The attachment system is the brain system responsible for managing all aspects of love and bonding throughout the lifespan, including grief and loss.  It functions in characteristic ways, and it dysfunctions in characteristic ways.  The brain is a complex organization of neural networks that are both genetically and environmentally wired.  Nothing is black-and-white, everything is complex shades of integrated colors.  I’m simply placing some pathology markers for others to follow should I leave earlier than anticipated.

Now that these pathology-markers are down, I’m going to go back to the work of obtaining professional competence from current mental health professionals in the assessment, diagnosis, and treatment of AB-PA; attachment-based “parental alienation.”

Craig Childress, Psy.D.
Clinical Psychologist, PSY 18857

References for the Dark Triad

Baughman, H.M., Jonason, P.K., Lyons, M., and Vernon, P.A. (2014). Liar liar pants on fire: Cheater strategies linked to the Dark Triad. Personality and Individual Differences, 71, 35–38.

Book, A., Visser, B.A., and Volk, A.A. (2015). Unpacking ‘‘evil’’: Claiming the core of the Dark Triad. Personality and Individual Differences 73 (2015) 29–38.

Christie, R. C., & Geis, F. L. (1970). Studies in Machiavellianism. New York: Academic Press.

Giammarco, E.A. and Vernon, P.A. (2014). Vengeance and the Dark Triad: The role of empathy and perspective taking in trait forgivingness. Personality and Individual Differences, 67, 23–29.

Horan, S.M., Guinn, T.D., and Banghart, S. (2015). Understanding relationships among the Dark Triad personality profile and romantic partners’ conflict communication. Communication Quarterly, 63, 156-170.

Jonason, P. K. and Krause, L. (2013). The emotional deficits associated with the Dark Triad traits: Cognitive empathy, affective empathy, and alexithymia. Personality and Individual Differences, 55, 532–537.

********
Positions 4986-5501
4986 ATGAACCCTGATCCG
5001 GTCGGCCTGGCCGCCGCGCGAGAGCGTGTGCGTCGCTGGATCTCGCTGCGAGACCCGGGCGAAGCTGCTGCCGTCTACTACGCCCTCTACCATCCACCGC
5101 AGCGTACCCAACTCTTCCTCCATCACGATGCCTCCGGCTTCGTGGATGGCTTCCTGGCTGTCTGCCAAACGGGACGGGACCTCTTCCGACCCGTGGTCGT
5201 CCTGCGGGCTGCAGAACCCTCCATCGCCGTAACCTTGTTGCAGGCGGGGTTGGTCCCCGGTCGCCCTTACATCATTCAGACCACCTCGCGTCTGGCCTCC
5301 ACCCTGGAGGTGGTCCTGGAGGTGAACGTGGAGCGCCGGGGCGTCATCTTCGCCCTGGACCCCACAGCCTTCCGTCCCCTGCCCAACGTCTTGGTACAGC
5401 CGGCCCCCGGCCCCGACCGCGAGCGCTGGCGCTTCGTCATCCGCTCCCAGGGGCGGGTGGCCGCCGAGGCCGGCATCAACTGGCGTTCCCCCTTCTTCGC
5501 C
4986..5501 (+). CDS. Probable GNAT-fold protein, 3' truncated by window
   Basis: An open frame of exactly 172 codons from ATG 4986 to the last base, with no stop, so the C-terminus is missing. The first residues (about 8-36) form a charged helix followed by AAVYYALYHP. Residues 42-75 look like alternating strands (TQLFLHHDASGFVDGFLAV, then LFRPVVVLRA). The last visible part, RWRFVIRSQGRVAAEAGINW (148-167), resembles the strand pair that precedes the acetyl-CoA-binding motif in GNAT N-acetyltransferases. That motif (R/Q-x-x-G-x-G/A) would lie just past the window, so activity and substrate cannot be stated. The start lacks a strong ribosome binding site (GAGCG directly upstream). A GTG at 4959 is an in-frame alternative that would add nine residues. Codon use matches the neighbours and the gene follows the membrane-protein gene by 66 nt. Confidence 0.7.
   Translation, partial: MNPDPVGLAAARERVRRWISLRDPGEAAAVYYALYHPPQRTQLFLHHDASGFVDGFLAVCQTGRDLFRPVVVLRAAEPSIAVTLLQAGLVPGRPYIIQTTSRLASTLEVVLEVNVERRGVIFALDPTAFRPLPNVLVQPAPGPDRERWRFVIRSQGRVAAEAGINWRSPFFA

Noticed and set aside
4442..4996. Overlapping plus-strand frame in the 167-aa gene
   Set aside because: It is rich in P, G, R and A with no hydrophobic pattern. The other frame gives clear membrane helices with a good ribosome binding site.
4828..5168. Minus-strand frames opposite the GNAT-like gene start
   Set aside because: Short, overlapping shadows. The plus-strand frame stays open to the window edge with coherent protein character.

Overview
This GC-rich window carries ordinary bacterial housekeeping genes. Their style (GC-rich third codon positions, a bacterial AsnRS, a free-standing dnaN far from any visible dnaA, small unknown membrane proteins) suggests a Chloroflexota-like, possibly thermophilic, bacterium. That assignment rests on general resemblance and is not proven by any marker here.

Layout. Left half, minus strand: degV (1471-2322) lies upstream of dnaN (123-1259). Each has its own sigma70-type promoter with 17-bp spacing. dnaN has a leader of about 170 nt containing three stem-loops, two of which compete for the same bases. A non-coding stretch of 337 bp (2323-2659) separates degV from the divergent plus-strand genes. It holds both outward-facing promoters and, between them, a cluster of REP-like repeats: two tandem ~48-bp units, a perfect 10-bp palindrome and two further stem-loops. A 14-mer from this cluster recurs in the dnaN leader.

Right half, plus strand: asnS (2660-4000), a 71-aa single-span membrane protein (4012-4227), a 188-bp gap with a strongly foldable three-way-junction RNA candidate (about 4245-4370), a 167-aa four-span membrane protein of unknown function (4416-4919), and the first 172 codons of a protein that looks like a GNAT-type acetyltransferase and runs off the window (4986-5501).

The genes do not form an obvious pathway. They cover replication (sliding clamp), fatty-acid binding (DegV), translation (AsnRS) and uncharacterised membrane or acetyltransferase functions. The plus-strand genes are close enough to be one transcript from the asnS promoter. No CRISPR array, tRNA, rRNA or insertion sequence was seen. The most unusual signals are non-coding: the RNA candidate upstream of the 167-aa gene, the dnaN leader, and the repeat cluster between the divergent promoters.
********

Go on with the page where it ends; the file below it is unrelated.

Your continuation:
Jonason, P.K., Lyons, M. Baughman, H.M., and Vernon, P.A. (2014). What a tangled web we weave: The Dark Triad traits and deception. Personality and Individual Differences, 70, 117–119.

Jonason, P.K., Lyons, M., and Bethell, E. (2014). The making of Darth Vader: Parent–child care and the Dark Triad. Personality and Individual Differences, 67, 30–34.

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Paulhus, D. L., & Williams, K. M. (2002). The dark triad of personality: Narcissism, Machiavellianism, and psychopathy. Journal of Research in Personality, 36, 556–563.

Rasmussen, K.R. and Boon, S.D. (2014). Romantic revenge and the Dark Triad: A model of impellance and inhibition. Personality and Individual Differences, 56, 51–5.

Wai, M. and Tiliopoulos, N. (2012). The affective and cognitive empathic nature of the dark triad of personality. Personality and Individual Differences, 52, 794–799.

One is True – The Other is False

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There are currently two models of “parental alienation,” the Gardnerian PAS model and the attachment-based model of “parental alienation” (AB-PA).

These two models are incompatible. They cannot both be true. 

The basic premise of the Gardnerian PAS model is that the pathology of “parental alienation” is a unique new form of pathology unrelated to any other form of pathology in all of mental health, and that this unique new form of pathology requires an equally unique set of symptom identifiers that also have no relation to any other form of pathology in all of mental health.

The basic premise of an attachment-based model of “parental alienation” (AB-PA), on the other hand, is that the pathology commonly referred to as “parental alienation” in the popular culture is an expression of standard and established forms of attachment-related pathology (the trans-generational transmission of attachment trauma), personality disorder pathology (parental narcissistic and borderline personality pathology that is the product of childhood attachment trauma), and family systems pathology (the child’s triangulation into the family conflict through the formation of a cross-generational coalition with the narcissistic/(borderline) parent against the targeted parent), and that the pathology can be reliably identified by a set of three diagnostic indicators that are based in the attachment system and personality disorder origins of the pathology.